May 14, 2007

Obama on Taxes: Lame or Lincolnesque?

You could write a book about things Democrats didn't like about John Kerry as a presidential candidate. One of them was his comparatively timid tax policy proposals, which insisted that the already-enacted Bush tax cuts could (and should) affordably be continued for all but the very wealthiest Americans. Beyond the specifics, there was a vague, but permeating, sense that the fiscally leaky ship of state could be repaired with no sacrifice of any kind required except from the "wealthiest few." (This was, at best, a mild improvement over President Bush's assertion that no fiscal sacrifice would be required from anyone.)

Now along comes candidate Barack Obama. Here he is on yesterday's "This Week" with George Stephanopoulos:
GEORGE STEPHANOPOULOS (ABC NEWS) Let's talk about taxes. In the town meeting you said you were willing to roll back President Bush's tax cuts to help pay for your health care plan when you announce it.
OBAMA:Rolling back the Bush tax cuts on the top 1%,
people who don't need it would be a good way of helping to pay for the additional services that were needed.
STEPHANOPOULOS: Senator Edwards has said he would consider going farther, raising taxes beyond that on the wealthy. Are you?
OBAMA: Well, I think the starting point has to be are we spending our current money wisely? That has to be the starting point, and I think that's true on health care, that, you know, we can save about $75 billion a year by increasing prevention, managing the chronically ill, applying medical technology. Once we have seen what savings can be obtained then my absolute commitment is to make sure we've got universal health care in this country and I will find the money to make up the difference.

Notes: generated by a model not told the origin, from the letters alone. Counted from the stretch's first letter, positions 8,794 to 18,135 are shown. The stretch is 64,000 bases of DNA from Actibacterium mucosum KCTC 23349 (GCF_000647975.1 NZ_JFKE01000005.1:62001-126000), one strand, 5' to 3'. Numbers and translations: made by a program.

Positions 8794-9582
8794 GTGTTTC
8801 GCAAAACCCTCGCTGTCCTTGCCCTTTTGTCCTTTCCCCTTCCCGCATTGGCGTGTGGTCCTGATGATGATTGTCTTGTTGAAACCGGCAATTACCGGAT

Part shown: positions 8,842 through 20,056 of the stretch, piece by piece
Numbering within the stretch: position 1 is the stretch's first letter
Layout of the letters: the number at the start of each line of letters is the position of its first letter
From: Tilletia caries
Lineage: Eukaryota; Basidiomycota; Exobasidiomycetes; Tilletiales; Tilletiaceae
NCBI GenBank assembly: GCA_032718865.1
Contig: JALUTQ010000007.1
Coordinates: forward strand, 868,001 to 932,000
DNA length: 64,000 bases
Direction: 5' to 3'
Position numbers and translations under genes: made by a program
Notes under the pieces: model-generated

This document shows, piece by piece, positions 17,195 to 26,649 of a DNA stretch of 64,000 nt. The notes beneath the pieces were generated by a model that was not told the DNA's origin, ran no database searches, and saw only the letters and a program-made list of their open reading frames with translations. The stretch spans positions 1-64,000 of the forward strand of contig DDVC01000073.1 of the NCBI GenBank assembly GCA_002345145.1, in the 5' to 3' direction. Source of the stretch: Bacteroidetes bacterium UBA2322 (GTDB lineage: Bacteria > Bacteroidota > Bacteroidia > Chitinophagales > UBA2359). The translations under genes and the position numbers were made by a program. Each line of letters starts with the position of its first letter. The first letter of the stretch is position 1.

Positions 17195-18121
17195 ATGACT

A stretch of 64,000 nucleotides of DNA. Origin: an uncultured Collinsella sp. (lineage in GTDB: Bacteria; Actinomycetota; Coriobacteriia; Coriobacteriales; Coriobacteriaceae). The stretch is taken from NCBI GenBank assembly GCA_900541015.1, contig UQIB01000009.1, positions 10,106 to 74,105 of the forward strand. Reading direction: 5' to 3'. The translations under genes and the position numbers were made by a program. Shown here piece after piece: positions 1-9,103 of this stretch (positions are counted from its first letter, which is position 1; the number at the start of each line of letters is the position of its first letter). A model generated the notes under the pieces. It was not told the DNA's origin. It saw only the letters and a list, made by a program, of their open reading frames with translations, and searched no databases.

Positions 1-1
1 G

STEPHANOPOULOS: So if it takes new taxes so be it?
OBAMA: If it takes a rollback of those tax cuts, I think that will be sufficient to pay for the health care fund. Now, there are other areas where we've got to make some investments. I have not made a promise and I won't make a promise that I'm going to be able to perfectly balance the budget immediately. What I can say is that we're going to pay as you go, that if I start a new program I'll find a way to pay for it. If I want tax cuts, then I'm going to find a way to pay for it and that over the long term we get a stable budget that is not simply running up the credit card on our children.
All of which sounds pretty Kerryesque to these ears-- the only people who get singed will be the "top 1%," no pain for anyone else.

But after seeing Obama walk this walk yesterday, I happened to read this quote from another Illinois politician in Doris Kearns Goodwin's Team of Rivals:
My paramount object in this struggle is to save the Union, and is not either to save or to destroy slavery. If I could save the Union without freeing any slave I would do it, and if I could save it by freeing all the slaves I would do it; and if I could save it by freeing some and leaving others alone I would also do that.
Which is pretty reprehensible to 21st century ears. At the time, quite a bit of Lincoln's political support came from folks who wanted to keep the Union and keep slavery too. So he thought he couldn't afford (at that stage) to come out with a blanket condemnation of slavery, even though (according to some, anyway) he'd already decided that slavery had to be eliminated. On the slavery issue, Lincoln was a master of telling people what they wanted to hear. The Lincoln-Douglas debates are a fascinating case study of how political messages could be tailored for anti-slavery audiences (in northern Illinois) and arguably pro-slavery audiences (southern Illinois) in a pre-television world. But in the YouTube era, Obama doesn't have that luxury.

So maybe Obama's thinking is that a more aggressive stance [IE, the Bush tax cuts are, by and large, unaffordable and poorly designed, and the burden should be on folks who have specific parts of the Bush plan they want to preserve] is pointlessly impolitic, and that the underlying position of a president Obama (and, possibly, of a president Kerry) would be that he'll do whatever needs to be done to right the fiscal ship of state when the time comes, and he's just sensibly trying hard to avoid giving anti-taxers an "I'll raise your taxes" quote. And maybe in a political climate where tax issues are seen as a powder-keg, this is the best we can expect out of a public appearance by a presidential candidate: a willingness to say that not all of the Bush tax cuts were good.


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